In general I'm comfortable with people who love the 'outdoors,' that odd term we call the actual environment of planet Earth -- people who own fishing gear, snake boots, snowshoes, canoes and all that and still prize the ability to use them in unspoiled country. That's partially because such people are environmentalists although most will carefully explain that "they ain't no treehuggers or hippies."
That love of nature often sets them against entities like Florida's sugar cartel which has done more damage to our formerly vast wilderness than any terrorist could dream of, so you'd think that the rapacious right would despise anyone who didn't support fracking, strip mining, clear-cutting, toxic waste dumping, smoke belching and generally destructive industry, and perhaps you'd expect to hear the voice of the Right raised against such folks, but no. The American Family Association is calling him a New American Hero, now that the network has suspended the release of next season's show.
Robertson likes to spend his time
"daydreaming about what he calls a “pristine earth”: a world where nothing gets in the way of nature or the hunters who lovingly maintain it. No cities. No buildings. No highways."
says Drew Magary in a GC magazine interview. But he also hates sinners and takes the Christian Bible as the standard of morality for the world, or at least the nastier parts favored by the Christian Right. That's where we part company. He's a gracious gentleman, says Magary and he doesn't like swearing or any of the other things Bible thumpers insist God doesn't like either, like people who don't subscribe to current, Christian Right sexual prohibitions. Like the loathsome 'Reverend' Phelps's God, Robertson's god damns homosexuals and assorted other non-conformists.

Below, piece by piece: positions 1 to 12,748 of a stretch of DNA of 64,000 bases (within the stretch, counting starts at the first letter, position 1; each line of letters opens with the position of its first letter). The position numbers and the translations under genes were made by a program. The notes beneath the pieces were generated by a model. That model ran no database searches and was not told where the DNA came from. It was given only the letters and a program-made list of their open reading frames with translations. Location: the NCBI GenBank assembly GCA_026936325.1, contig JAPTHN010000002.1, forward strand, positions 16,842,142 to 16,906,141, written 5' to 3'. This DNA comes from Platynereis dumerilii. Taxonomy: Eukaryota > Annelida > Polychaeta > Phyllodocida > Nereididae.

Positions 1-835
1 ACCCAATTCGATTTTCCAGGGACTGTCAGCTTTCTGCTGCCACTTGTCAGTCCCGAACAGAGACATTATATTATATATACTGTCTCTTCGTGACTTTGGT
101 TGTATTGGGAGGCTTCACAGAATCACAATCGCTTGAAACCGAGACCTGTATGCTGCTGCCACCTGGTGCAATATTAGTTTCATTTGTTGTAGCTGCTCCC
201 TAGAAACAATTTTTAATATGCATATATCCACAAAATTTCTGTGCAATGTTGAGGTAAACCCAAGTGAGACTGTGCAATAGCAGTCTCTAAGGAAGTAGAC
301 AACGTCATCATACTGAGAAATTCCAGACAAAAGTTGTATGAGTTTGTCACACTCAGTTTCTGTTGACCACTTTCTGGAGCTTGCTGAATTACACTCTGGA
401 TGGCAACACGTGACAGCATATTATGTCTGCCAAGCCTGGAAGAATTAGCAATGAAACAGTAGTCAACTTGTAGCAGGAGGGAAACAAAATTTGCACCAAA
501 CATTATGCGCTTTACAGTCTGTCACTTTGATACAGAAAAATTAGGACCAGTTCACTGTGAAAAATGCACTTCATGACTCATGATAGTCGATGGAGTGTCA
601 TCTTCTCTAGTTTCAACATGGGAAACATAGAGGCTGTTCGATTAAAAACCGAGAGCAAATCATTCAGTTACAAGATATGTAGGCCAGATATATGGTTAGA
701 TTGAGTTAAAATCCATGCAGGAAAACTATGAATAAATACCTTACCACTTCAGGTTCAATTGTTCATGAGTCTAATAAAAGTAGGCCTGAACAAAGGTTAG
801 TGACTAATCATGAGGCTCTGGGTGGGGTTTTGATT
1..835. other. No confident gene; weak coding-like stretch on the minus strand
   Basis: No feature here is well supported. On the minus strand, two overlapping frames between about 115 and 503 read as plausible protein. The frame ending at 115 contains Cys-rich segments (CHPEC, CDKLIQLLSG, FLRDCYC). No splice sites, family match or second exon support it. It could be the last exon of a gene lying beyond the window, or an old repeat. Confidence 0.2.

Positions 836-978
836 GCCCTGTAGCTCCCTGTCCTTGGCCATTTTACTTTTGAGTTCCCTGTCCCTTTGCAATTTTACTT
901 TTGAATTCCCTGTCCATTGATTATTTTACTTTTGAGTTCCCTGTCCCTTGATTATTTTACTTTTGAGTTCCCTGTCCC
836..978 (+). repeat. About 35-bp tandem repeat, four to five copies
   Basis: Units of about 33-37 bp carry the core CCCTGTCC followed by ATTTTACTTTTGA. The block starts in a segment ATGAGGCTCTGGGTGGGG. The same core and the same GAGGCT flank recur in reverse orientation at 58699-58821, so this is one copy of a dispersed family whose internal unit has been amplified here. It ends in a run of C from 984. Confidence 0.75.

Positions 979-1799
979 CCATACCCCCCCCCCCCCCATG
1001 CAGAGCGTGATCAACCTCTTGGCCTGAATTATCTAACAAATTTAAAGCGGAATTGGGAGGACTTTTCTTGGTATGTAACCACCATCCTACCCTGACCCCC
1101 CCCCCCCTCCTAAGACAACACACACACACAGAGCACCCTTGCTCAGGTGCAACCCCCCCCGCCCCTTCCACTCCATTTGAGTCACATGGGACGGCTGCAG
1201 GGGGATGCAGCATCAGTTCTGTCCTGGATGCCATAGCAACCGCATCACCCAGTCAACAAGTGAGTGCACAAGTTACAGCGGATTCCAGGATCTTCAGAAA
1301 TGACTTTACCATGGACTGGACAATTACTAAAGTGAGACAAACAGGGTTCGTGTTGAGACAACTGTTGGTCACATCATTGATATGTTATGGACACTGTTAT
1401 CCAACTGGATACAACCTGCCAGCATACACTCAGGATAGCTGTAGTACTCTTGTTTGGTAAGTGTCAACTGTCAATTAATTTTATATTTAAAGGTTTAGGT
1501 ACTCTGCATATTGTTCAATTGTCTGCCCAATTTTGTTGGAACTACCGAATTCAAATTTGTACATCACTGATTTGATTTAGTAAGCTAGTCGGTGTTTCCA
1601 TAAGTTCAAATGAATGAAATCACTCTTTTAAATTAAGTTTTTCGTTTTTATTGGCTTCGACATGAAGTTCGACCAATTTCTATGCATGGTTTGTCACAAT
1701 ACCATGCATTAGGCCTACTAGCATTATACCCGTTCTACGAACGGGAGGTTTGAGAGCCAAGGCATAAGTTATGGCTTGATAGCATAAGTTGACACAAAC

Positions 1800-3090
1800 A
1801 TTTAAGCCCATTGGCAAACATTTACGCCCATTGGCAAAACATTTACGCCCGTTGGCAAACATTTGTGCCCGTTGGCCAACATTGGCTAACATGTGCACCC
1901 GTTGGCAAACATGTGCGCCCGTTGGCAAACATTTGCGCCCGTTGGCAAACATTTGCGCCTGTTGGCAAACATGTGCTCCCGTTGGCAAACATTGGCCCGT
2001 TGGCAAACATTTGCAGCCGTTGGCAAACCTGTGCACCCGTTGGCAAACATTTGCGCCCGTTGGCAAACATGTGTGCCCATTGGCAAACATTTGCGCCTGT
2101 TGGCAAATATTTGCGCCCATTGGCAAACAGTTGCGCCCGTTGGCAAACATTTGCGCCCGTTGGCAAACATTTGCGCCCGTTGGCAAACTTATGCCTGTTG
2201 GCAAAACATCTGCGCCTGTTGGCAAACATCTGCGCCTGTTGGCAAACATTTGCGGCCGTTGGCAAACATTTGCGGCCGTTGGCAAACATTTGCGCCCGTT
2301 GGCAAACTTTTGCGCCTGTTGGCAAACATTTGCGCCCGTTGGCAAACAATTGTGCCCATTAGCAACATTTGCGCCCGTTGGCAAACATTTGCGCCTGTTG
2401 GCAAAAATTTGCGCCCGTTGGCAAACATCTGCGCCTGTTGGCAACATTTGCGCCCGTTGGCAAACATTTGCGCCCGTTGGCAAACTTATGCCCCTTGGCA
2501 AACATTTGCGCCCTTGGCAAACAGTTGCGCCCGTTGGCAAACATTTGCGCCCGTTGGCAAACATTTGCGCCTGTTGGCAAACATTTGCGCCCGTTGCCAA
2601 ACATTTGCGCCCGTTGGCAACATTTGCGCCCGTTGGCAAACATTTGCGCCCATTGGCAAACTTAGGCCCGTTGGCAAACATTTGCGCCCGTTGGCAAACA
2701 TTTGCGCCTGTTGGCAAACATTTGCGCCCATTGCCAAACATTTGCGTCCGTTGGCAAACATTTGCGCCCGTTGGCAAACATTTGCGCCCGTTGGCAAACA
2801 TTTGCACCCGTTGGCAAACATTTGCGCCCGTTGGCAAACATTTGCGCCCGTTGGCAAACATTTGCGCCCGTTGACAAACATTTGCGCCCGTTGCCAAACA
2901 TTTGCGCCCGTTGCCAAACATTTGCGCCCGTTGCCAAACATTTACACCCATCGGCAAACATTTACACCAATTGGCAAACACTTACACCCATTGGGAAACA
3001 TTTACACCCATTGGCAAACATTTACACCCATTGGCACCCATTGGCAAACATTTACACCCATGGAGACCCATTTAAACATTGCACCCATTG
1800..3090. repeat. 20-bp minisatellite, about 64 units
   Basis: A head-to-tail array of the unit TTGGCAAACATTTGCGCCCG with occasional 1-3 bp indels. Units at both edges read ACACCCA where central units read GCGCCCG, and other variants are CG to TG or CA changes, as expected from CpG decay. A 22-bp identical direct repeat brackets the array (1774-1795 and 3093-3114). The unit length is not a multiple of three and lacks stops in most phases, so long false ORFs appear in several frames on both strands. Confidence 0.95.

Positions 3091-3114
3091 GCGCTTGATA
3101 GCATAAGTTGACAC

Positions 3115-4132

“Don’t be deceived. Neither the adulterers, the idolaters, the male prostitutes, the homosexual offenders, the greedy, the drunkards, the slanderers, the swindlers—they won’t inherit the kingdom of God. Don’t deceive yourself. It’s not right.”
he says peremptorily and without regard to empiricism. Fox News and the extremists in it's orbit can hardly fail to come to his defense because impediments to religious authoritarianism attract them more than the Robertson's duck calls draw ducks to your blind. Now of course anything Fox Condemns, anyone Sarah Palin supports ordinarily demands my opposition, but I have to ask myself, should a man be fired for expressing his opinions because we don't like them?
That's not so easy to be sure about. If Fox had fired someone for an opinion, for saying their position was "just wrong," I wouldn't hesitate to make it slime time for Fox, so I have to question Robertson's suspension. After all, his opinion is that one never judges people but leaves it to God to sort out. He believes in redemption as much as he believes that legal behavior that hurts no one can be "just wrong."
I have no way of knowing whether his contract with A&E stipulated that he make no controversial statements, no expostulations on his religious beliefs, but lacking that, I have to wonder about silencing people for "moral" reasons no matter who does it. Certainly a network has the right to air or not to air any content, but it's not about the content of Duck Dynasty, but about the opinions expressed elsewhere.
Some small voice still continues to ask me something the ACLU is asked all the time: are we attacking our own freedom when we curtail anyone's ability to say what "we just know" are ignorant, nasty and disgusting things?